Bruno is incensed when he comprehends that the French government has used St. Denis as a site to entrap Basque terrorists. The decision puts St. Denis and its people at risk.

Bruno loves St. Denis.

And that brings me to the closing. But I won’t say much about the closing except to say it broke my heart.

Martin Walker’s Bruno books are special, and The Crowded Grave was no exception.

Wednesday, February 25, 2015

ASSASSINS OF ATHENS by Jeffrey Siger






If you are looking for well written police procedurals, I’d suggest Jeffrey Siger’s Chief Inspector Andreas Kaldis series.

In Siger’s Assassins of Athens, someone murders the son of a wealthy Greek outsider. The killers do the brutal murder in such a way as to smear the family.

Kaldis and his team investigate the murder. They enlist colleagues from elsewhere, and in so doing, find a complex scheme that goes to the heart of Greek’s elitist society.

Along the way, Kaldis finds a special (very different) woman to love.

Assassins of Athens is not a “who done it.” It is a “how did they do it?”

In one way, I knew who did it, but I had to follow the procedure as it unfolded, the relationships of groups who hated one other and the link between them.

Assassins of Athens is a well-plotted book with a bonus--an action-filled closing.

I always feel a special rush when I run across excellent police procedurals like Assassins of Athens.

Thursday, February 19, 2015

BLACK DIAMOND by Martin Walker






Black Diamonds are rare, expensive truffles.

Martin Walker’s Black Diamond involves a plot to defraud one of France’s truffle markets. St. Denis Chief of Police Bruno Courreges investigates the market and the people in it.

Prior to that Bruno oversees the closing of St. Denis’ major industry, the sawmill. He stops a near riot.

He watches the mill owner and the owner’s son continue their lifelong feud. He learns that both of them plan to run for mayor of St. Denis against Bruno’s patron, the present mayor.

Afterward Bruno and a hunting friend find the brutalized body of Hercule Vendrot. Vendrot is the one who taught Bruno where to find and how to raise truffles.

Vendrot has connections with the Vietnam war, the Algerian war, and the French secret service.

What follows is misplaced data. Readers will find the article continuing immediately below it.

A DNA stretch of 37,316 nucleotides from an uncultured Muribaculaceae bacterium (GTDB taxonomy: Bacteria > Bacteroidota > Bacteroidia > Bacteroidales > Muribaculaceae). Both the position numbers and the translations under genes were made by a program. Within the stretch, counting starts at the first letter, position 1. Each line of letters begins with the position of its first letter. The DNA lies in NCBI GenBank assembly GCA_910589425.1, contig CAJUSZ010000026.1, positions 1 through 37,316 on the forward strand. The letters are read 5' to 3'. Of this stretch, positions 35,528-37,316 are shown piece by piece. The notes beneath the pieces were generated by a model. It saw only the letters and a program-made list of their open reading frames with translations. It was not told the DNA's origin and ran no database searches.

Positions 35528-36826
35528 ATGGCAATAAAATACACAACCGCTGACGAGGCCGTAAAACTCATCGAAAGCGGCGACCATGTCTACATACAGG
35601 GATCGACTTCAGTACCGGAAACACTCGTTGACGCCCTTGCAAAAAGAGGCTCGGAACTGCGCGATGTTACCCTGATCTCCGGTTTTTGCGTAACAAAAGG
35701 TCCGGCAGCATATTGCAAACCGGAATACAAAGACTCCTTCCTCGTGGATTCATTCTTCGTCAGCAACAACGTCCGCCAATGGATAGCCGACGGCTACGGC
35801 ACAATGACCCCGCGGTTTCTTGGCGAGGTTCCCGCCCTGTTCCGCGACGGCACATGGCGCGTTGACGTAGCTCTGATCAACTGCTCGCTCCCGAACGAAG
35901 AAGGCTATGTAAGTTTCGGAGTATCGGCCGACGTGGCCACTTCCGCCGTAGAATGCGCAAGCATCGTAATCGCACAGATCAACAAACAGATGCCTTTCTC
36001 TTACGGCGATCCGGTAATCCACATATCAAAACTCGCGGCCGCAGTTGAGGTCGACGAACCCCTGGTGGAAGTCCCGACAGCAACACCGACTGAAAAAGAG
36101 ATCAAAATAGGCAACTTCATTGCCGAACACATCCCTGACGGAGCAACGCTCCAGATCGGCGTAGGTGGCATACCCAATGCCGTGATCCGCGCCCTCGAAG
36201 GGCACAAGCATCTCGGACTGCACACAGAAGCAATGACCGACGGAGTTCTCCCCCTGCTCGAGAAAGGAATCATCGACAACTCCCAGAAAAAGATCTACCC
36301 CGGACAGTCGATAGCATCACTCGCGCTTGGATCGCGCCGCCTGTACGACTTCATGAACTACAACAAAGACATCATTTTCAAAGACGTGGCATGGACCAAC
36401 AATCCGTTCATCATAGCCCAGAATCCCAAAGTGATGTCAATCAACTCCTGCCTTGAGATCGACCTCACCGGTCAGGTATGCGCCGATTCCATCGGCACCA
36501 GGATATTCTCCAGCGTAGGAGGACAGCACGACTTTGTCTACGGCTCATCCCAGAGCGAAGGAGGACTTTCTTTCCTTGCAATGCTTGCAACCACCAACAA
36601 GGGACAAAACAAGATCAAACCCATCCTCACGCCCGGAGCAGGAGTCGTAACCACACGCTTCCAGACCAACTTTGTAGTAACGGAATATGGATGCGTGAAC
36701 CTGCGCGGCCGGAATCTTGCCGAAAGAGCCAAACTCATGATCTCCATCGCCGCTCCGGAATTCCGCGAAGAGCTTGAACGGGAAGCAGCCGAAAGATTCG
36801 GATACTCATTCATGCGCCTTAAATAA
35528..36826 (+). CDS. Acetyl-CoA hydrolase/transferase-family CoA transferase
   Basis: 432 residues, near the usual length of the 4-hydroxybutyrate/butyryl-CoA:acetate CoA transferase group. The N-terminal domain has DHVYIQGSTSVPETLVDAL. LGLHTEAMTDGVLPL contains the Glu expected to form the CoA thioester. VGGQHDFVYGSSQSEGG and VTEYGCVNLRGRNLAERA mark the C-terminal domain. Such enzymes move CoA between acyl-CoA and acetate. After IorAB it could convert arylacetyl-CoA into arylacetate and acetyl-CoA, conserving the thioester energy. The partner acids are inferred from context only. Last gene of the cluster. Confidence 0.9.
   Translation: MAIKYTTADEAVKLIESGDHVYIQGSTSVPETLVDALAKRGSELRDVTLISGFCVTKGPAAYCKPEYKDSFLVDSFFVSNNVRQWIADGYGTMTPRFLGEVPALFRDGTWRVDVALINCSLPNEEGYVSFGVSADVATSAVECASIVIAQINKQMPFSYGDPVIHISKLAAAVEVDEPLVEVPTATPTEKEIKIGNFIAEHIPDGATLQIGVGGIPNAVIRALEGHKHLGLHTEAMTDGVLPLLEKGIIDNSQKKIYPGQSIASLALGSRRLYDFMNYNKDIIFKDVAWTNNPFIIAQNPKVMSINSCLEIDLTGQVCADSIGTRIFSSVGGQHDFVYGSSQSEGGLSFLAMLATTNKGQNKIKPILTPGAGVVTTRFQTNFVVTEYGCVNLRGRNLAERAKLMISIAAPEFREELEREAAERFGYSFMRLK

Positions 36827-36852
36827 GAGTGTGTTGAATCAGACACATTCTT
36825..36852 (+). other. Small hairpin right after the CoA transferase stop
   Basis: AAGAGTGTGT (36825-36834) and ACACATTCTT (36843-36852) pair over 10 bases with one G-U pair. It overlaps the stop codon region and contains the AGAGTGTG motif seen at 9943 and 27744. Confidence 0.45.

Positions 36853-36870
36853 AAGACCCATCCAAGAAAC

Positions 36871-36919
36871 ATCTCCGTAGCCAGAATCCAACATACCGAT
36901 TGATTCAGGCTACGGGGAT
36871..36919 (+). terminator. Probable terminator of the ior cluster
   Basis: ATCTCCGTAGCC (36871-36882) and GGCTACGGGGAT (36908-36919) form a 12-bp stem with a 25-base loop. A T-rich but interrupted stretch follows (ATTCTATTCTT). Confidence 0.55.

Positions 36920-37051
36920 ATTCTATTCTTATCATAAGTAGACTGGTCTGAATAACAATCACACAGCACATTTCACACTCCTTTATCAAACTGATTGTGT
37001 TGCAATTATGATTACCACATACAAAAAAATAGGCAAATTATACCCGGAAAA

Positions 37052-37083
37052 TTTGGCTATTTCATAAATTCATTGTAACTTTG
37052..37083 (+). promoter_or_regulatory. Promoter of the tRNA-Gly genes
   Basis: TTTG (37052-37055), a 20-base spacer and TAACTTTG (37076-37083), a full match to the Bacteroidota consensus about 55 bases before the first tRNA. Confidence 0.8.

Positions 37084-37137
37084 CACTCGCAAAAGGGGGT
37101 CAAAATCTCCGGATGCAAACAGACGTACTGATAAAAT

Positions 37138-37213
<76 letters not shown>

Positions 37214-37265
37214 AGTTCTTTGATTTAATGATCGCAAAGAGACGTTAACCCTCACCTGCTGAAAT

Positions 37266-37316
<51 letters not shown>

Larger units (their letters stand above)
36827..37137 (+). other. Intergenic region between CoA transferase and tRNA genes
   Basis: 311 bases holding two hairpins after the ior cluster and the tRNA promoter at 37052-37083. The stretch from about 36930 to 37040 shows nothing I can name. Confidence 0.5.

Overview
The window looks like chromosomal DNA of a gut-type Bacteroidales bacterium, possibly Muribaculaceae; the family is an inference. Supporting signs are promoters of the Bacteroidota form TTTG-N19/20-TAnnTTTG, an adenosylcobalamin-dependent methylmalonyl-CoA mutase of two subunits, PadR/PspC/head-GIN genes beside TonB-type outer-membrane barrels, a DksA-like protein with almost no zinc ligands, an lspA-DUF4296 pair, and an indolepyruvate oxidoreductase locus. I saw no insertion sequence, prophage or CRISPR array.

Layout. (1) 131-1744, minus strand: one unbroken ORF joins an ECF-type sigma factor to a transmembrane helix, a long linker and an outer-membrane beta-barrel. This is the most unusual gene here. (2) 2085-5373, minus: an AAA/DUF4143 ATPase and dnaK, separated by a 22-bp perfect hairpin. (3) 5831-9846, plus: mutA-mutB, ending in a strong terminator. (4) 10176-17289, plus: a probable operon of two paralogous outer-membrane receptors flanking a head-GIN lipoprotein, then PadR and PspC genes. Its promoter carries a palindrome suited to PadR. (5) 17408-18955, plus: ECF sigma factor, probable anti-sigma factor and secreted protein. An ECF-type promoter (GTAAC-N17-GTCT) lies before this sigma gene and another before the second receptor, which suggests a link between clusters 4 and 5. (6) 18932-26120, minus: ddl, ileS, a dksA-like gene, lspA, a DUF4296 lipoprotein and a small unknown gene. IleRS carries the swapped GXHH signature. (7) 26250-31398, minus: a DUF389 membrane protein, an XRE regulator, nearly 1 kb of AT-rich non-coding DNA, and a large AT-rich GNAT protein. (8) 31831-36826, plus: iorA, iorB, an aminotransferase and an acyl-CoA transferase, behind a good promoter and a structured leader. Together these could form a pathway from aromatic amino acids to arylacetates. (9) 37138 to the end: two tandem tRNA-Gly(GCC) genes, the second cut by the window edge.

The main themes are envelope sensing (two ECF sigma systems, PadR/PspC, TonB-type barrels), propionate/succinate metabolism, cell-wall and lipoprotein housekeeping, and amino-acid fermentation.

All this leads Bruno into the middle of a murderous fight between Vietnamese and Chinese gangs seeking to take control of lucrative French outdoor markets and the restaurants they serve. And that leads to something more terrible yet.

Still, this book is not plot heavy.

Black Diamond has well-written descriptions of the countryside, a long play-by-play of a hard-fought Rugby game, and an almost recipe-like description of the meal at the wake for Bruno’s good friend.

Bruno continues to try to find love. He continues to be loyal to St. Denis, to refuse to seek greener pastures.

He continues to be Father Christmas at the annual St. Denis community Christmas celebration. And he continues to help the people of the village of St. Denis in large and small ways.

Martin Walker’s Bruno Chief of Police mysteries are among the most well-written and authentic books I read.

If you are looking for well-plotted, setting-and-character-heavy mystery stories, I suggest you try Bruno, Chief of Police.

Friday, February 13, 2015

ACT OF DARKNESS by Jane Haddam






Jane Haddam’s Act of Darkness is a complex story.

A potential presidential candidate, Senator Stephen Fox and his handler Dan Chester ask ex-FBI agent Gregor Demarkian to attend a July 4th fundraiser.

The event will raise money to promote Senator Fox’s Down syndrome bill. Chester thinks the bill will propel Fox to the prominence he needs to run for president.

Fox has a personal investment in the bill. His daughter with Down syndrome died as an infant.

And there is an added problem. Fox has been blacking out at public events. Chester suspects foul play, so he calls in Gregor Demarkian.

During the weekend fundraiser, someone murders a prominent doctor who helped draft the bill, and the story goes from there.

Act of Darkness reeks with Haddam’s disdain for politics. At one point, a lobbyist who paid thousands to attend the event says, “What do I do, after all? I talk a lot of horse manure to a lot of corrupt politicians, and we all pretend what I’m saying isn’t horse manure and what the politicians are isn’t corrupt.”

The bill favors the medical establishment without doing much to help Down syndrome patients and their families.

As I said, Act of Darkness is a complicated story. It takes place on Long Island Sound in a strange house filled with strange people.

Even Gregor’s friend Bennis Day Hannaford has a surprising secret.

Except for Bennis, none of the other ongoing characters plays a major part in the story.


Act of Darkness is the third book in Haddam’s Gregor Demarkian series.